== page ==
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Figure 9. Florescent image of complex 1 and complex 2 on E. coli cell viability (A) quercetin (B) complex 1, and (C) complex 2 and S. aureus (D) quercetin, (E) complex 1, and (F) complex 2.

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Figure 10. MTT examination for quercetin copper Bpy (complex 1) and quercetin copper Phen (complex 2) was carried out using MG-63 cells. The cells were treated with different concentrations (100 and 500 ppm) of complex 1 and complex 2 and the metabolic activity was measured. At 100 ppm concentration, cell metabolic action was less, and as the fixation increased, for example, 500 ppm, fixation cell metabolic movement also increased.

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4. CONCLUSION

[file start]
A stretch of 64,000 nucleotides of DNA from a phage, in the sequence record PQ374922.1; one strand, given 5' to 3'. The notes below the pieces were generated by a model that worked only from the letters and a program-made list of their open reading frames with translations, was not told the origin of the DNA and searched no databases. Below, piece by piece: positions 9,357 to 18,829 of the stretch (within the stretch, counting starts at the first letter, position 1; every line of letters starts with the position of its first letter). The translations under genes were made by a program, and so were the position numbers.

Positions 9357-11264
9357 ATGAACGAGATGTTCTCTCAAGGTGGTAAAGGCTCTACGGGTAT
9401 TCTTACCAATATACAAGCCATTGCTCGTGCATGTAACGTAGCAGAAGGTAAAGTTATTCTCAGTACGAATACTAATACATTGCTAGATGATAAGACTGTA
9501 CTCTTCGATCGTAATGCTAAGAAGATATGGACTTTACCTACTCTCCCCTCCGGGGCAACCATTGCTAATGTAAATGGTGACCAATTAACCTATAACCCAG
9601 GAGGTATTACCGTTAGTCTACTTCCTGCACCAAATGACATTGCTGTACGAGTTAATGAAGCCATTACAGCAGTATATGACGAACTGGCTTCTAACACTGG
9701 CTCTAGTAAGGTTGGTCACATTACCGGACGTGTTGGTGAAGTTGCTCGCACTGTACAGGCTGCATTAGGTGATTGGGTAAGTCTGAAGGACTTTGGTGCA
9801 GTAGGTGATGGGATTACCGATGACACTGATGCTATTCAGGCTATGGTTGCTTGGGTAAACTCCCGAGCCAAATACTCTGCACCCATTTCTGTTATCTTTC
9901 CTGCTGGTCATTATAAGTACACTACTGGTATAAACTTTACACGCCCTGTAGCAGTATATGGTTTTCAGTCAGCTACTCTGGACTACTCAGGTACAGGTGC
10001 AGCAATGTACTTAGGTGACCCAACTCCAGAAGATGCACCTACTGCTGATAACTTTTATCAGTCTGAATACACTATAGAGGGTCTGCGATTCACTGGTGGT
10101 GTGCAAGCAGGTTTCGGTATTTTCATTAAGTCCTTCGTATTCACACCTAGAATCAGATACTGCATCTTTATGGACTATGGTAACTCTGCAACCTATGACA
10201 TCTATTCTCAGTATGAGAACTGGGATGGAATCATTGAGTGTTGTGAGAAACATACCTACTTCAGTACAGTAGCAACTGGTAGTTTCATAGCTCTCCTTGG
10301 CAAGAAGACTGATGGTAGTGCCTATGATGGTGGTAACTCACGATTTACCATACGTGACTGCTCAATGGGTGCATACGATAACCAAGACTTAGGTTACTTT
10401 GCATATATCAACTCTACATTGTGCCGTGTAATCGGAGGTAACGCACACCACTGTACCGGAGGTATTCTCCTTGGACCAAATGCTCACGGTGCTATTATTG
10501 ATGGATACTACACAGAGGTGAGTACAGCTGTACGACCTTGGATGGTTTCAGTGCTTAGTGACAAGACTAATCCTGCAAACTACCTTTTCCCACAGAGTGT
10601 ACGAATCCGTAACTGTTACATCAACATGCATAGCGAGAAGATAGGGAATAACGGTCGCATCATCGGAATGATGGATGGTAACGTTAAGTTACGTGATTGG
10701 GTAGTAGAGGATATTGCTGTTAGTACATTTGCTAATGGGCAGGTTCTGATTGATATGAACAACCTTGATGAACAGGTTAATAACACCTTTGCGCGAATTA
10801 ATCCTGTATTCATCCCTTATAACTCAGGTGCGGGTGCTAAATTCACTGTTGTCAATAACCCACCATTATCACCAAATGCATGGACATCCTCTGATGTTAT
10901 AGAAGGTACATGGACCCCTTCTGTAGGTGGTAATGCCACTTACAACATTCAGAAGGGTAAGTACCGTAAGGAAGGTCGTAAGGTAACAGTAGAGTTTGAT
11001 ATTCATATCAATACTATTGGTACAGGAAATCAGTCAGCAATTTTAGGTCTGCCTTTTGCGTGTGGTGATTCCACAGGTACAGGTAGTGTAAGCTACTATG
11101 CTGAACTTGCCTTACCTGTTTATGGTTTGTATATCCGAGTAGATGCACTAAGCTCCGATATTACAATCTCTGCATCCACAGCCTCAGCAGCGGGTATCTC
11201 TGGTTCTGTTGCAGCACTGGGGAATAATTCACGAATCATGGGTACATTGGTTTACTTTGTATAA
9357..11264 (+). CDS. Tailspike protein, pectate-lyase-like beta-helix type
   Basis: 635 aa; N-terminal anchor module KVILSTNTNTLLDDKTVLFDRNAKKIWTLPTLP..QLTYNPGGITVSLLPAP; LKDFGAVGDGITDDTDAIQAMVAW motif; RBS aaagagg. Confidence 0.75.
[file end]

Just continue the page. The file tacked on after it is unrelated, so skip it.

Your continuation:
The newly synthesized Cu (II) acetate complexes with two naturally related chelating ligands (BPY = 2, 2’-bipyridine, Phen = 1, 10-phenanthroline) and Q were described by spectroscopic and analytical methods. FTIR and UV spectroscopy show that Q coordinates through ring C, i.e., carbonyl group and 5-OH hydroxyl group. HRMS studies indicate the complexation sites of the molecules along with its composition and stoichiometry based upon the mass of complexes. Both the complexes coordinate through ring C, i.e., carbonyl group and 5-OH hydroxyl group, with a stoichiometry of metal: flavonoid: N–N dentate ligands at 1:1:1. Both the complexes, i.e., complex 1 and complex 2, are only soluble in DMSO and DMF solvents. The complexes were found to be more significantly antibacterial when compared to Q alone; this would be due to the increase in bioavailability as the earlier report suggests [16]. Both complex 1 and complex 2 actuated losses of cell viability would be intervened by means of system, such as the impairment of metabolic activity, spillage of intracellular proteins, and expanded oxidative stress [35]. Free radical scavenging activity shows that complex 2 has more antioxidant potential than complex 1. MIC data indicate that complex 2 is more potent than complex 1 and Q against E. coli and S. aureus bacteria. The fluorescence image of microbes also supports the finding. It likewise proposes that mind boggling complex 1 and complex 2 applies an antibacterial effect in a dose-dependent manner and the activity is due to the influence of antioxidant enzymes, protein leakage, and ROS production. An earlier report also suggests this phenomenon supporting our findings [37]. The complexes formed are found to be more potent in antibacterial activity compared to Q. Cytotoxicity in mammalian osteosarcoma cell lines (MG-63) also confirms that the complexes are safe up to 500 ppm. The complexes can be further studied using several other microbes and the activity can be compared with some standard marketed antibiotics.